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Individual differences |
Methods | Statistics | Clinical | Educational | Industrial | Professional items | World psychology |
Biological: Behavioural genetics · Evolutionary psychology · Neuroanatomy · Neurochemistry · Neuroendocrinology · Neuroscience · Psychoneuroimmunology · Physiological Psychology · Psychopharmacology (Index, Outline)
|deiodinase, iodothyronine, type I|
|Locus:||1 p32 -p33|
|deiodinase, iodothyronine, type II|
|Locus:||14 q24.2 -24.3|
|deiodinase, iodothyronine, type III|
|deiodinase, iodothyronine, type III opposite strand|
Activation and inactivationEdit
In the tissues, deiodinases can either activate or inactivate thyroid hormones:
- Activation occurs by conversion of the prohormone thyroxine (T4) to the active hormone triiodothyronine (T3) through the removal of an iodine atom on the outer ring.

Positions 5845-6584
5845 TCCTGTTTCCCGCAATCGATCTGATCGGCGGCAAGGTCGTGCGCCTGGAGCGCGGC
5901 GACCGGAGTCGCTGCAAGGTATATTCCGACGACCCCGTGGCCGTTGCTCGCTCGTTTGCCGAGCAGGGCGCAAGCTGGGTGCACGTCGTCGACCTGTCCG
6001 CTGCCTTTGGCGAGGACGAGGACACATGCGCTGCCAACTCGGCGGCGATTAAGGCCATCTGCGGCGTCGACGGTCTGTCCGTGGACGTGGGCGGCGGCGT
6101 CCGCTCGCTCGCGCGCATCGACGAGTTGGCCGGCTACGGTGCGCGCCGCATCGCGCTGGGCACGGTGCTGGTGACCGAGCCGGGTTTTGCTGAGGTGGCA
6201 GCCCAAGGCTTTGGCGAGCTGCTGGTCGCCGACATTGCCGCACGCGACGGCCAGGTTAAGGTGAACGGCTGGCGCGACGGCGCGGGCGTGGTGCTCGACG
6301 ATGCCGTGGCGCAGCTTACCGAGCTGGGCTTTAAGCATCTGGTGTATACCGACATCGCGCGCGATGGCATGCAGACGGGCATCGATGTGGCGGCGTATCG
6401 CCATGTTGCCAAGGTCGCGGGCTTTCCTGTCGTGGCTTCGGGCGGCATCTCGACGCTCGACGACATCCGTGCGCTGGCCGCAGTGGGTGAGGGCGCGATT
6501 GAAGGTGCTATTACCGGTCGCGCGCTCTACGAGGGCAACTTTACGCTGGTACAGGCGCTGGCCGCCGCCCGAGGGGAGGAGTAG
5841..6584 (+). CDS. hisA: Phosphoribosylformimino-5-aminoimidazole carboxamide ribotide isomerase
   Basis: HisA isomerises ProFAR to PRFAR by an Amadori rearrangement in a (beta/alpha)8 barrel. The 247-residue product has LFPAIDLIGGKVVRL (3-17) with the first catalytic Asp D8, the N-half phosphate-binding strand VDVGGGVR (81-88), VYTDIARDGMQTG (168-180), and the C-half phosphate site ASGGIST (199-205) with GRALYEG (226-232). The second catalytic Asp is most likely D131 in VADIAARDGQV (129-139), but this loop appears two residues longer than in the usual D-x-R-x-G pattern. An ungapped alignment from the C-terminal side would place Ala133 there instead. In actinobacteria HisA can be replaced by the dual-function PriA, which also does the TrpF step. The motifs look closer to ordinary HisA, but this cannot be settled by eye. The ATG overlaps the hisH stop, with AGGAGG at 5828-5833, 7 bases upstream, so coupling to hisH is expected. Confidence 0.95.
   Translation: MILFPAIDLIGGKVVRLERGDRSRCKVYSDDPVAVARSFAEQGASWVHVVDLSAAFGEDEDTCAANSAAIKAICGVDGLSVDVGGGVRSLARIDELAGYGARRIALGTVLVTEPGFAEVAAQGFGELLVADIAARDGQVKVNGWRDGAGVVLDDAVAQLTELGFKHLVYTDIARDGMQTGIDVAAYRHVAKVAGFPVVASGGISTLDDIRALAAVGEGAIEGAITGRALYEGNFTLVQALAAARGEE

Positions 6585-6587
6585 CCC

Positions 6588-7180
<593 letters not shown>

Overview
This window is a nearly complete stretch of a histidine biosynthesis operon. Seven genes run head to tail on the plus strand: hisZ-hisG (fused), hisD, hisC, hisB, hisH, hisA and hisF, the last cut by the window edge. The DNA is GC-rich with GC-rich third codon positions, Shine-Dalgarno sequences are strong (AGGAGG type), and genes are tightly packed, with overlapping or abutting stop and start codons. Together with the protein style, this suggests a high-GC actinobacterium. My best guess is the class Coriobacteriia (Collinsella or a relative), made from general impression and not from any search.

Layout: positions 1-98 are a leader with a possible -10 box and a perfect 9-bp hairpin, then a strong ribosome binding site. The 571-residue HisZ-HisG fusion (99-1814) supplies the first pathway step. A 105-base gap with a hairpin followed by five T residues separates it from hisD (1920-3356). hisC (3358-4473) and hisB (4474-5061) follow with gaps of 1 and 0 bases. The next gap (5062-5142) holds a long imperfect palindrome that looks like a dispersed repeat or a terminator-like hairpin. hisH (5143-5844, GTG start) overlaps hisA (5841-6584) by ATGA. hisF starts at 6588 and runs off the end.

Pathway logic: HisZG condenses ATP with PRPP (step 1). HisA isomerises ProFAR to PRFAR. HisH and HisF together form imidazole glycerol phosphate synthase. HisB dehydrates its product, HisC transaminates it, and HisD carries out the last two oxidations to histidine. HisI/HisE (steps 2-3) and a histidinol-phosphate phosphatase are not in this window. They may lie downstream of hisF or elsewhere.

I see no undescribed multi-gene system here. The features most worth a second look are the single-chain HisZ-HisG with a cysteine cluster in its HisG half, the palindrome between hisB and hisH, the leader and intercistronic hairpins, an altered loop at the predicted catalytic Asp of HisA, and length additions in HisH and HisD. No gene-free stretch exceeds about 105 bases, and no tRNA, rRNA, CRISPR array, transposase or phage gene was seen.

- Inactivation of thyroid hormones occurs by removal of an iodine atom on the inner ring, which converts thyroxine to the inactive reverse triiodothyronine (rT3), or which converts the active triiodothyronine to the inactive diiodothyronine (T2). The major part of thyroxine deiodination occurs within the target cells.
In most vertebrates, there are three types of enzymes that can deiodinate thyroid hormones:
|type I (DI)||is commonly found in the liver, kidney, muscle tissue and thyroid gland||DI can deiodinate both rings|
|type II deiodinase (DII)||mostly in the brain but also in the testis and thyroid||DII can only deiodinate the outer ring of the prohormone thyroxine (or the metabolically inactive reverse triiodothyronine) and is the major activating enzyme|
|type III deiodinase (DIII)||found in the fetal tissue and the placenta||DIII can only deiodinate the inner ring of thyroxine or triiodothyronine and is the major inactivating enzyme|
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